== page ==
As a result we’ve seen the British Home Office come up with their own creative interpretation of the citizenship entitlements of the Good Friday Agreement. The birthright provisions allow the people of Northern Ireland to be Irish or British or both. However, the department’s interpretation, and by association the British government’s interpretation, is that everyone is British by default. In doing so they have grossly neglected their duties under the Agreement, and to the people of Northern Ireland.
The impact of this position is currently felt hardest by Irish citizens, who are being advised to renounce British citizenship in order to fully realise their Good Friday Agreement right to be accepted as Irish.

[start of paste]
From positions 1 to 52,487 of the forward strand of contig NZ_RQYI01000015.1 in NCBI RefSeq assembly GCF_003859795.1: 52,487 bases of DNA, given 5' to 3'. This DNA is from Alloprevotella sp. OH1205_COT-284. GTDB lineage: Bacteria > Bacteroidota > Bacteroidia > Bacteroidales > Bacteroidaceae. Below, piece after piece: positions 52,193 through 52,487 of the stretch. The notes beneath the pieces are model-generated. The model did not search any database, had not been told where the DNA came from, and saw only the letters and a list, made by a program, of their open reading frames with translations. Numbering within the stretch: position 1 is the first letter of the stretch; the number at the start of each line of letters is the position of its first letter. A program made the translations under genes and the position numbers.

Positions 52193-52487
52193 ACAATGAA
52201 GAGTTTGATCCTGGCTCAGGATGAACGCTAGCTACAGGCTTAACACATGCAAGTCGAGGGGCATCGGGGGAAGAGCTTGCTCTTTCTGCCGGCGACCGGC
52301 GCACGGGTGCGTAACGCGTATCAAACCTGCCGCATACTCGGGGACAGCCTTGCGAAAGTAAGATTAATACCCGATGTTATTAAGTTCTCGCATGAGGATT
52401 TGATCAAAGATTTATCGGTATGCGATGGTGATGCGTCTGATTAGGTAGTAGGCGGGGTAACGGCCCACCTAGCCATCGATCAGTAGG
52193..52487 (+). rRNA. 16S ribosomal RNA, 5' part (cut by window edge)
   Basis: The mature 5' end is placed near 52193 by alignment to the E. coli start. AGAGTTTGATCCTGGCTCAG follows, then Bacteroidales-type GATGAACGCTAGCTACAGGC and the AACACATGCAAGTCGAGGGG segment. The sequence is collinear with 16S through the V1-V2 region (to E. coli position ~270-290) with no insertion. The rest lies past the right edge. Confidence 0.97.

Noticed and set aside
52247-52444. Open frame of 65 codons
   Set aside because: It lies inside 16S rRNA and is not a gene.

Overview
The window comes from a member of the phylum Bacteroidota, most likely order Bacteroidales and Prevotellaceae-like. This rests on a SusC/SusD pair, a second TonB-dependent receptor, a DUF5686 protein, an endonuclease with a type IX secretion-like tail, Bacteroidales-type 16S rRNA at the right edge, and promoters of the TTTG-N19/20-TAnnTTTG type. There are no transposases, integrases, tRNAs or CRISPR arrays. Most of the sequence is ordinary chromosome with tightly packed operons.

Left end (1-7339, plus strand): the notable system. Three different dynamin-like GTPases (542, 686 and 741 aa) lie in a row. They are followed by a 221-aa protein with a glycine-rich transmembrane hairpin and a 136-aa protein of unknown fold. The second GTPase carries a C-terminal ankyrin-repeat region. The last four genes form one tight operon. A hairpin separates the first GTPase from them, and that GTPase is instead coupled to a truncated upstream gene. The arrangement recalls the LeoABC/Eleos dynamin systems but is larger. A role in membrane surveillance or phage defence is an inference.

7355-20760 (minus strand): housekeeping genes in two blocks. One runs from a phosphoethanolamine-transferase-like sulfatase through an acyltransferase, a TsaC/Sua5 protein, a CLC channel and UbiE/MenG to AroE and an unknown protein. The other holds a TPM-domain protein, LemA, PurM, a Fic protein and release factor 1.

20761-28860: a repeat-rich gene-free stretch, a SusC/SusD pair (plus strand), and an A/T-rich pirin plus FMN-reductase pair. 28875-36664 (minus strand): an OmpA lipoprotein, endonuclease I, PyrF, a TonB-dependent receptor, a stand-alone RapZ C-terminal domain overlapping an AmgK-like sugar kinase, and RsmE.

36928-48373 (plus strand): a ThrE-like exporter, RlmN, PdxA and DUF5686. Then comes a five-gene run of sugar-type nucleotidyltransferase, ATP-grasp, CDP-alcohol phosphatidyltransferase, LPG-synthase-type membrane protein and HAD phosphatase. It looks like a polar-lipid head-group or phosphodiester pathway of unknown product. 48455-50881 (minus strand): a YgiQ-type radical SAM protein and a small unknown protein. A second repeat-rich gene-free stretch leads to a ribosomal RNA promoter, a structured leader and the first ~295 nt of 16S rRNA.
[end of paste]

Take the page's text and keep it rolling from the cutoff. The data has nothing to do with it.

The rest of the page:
To date this has affected a small but significant number of citizens. However, in a post-Brexit scenario, the rights crisis and obstacles to equality will increase tenfold and impact across the entire community. Due to the lack of mechanisms or options available, we therefore need to pull in support from every source. We need to make it clear that our rights are not to be the cost of Brexit.
This is what led myself and others to the EU this week.
The position of the EU27 has been firm on the protection of the unique status of Northern Ireland. This is evidenced in the joint December ’17 report, where a commitment to the continuation of the opportunities and benefits of EU membership for the people of Northern Ireland was given. The strength of this commitment, however, appears though to have been lost along the way, with the paragraph 52 commitments now missing from both the withdrawal agreement and political declaration.